Work has begun on a new wetland habitat in Cornwall designed to alleviate flooding from the Tamar Estuary.
A 15m (50ft) breach has been made in the banks of the River Tamar to allow water to flow into an area of farmland near Cotehele House in St Dominick.
The National Trust said the intentional flooding of the plain would attract new types of wildlife.
It was hoped areas including Cotehele Quay car park would be protected during high tides and heavy rains, it said.
The trust first announced the plans in April as part of a £250,000 scheme funded by itself and the Environment Agency.
The site would be transformed back into an original flood plain on the River Tamar, the border between much of Cornwall and Devon, offering an "intertidal habitat for wildlife" over the next decade, the trust said.
It was hoped a range of wildlife, including worms and wild birds such as the shelduck, redshank and teal duck, would be attracted to the site, it added.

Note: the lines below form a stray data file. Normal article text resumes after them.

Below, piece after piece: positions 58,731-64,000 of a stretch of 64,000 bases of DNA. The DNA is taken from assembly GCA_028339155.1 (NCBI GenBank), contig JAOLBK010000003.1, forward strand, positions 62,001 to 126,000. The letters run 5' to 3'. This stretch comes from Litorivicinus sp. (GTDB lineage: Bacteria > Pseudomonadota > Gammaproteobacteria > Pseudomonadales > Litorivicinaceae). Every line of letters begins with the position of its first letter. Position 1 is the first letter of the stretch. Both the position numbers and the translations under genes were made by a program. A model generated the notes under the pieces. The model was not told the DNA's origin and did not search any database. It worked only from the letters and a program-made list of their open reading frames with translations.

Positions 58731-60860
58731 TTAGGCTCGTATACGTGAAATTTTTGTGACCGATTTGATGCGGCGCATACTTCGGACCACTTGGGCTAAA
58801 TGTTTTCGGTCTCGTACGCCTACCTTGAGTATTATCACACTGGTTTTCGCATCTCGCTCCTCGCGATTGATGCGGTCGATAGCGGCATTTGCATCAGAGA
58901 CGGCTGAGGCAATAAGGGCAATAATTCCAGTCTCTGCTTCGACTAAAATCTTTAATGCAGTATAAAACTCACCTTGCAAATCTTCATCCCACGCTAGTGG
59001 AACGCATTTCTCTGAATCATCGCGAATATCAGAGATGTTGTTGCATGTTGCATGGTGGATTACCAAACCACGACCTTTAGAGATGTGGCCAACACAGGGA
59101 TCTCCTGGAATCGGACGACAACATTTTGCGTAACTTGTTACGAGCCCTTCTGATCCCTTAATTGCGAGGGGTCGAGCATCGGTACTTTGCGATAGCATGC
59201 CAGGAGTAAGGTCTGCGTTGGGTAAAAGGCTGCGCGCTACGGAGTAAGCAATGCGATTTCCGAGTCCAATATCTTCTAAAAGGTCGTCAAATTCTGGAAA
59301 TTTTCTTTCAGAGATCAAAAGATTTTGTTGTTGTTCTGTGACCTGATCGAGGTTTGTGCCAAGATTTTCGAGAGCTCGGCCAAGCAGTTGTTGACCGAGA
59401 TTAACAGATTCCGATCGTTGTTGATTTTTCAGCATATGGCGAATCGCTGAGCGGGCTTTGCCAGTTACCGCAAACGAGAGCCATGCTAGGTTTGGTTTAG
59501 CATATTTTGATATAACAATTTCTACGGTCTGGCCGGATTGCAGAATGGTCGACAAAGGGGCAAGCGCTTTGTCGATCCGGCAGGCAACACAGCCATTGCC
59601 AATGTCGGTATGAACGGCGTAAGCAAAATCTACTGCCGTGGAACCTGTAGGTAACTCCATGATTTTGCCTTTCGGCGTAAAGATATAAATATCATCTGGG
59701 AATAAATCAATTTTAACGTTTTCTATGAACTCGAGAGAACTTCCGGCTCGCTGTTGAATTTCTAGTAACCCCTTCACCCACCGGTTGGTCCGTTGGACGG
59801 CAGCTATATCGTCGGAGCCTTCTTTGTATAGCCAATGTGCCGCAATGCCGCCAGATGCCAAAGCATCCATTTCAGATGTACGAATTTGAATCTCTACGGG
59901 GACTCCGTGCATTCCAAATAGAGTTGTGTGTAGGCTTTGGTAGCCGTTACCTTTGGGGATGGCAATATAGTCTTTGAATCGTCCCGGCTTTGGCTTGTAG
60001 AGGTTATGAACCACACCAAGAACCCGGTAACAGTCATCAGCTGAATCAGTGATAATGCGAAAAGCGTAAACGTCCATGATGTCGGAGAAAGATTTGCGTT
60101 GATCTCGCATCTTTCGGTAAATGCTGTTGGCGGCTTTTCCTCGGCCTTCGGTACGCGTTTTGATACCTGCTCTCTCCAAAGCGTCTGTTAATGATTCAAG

Property manager Alastair Cameron said: "By creating new wetland habitat similar to that found before the embankment was built, we can make space for nature and water.
"This month, we've made a relatively small breach in the bank and now we'll let nature and the tides take their course.
"It's really exciting to see the water flowing in now with the spring tides."
Rob Price, from the Environment Agency, said those involved were "very much looking forward" to monitoring its benefits.
"This valuable work is an important part of an integrated programme of works to build the Tamar catchment's resilience to a wide range of environmental pressures, including those related to climate change," he said.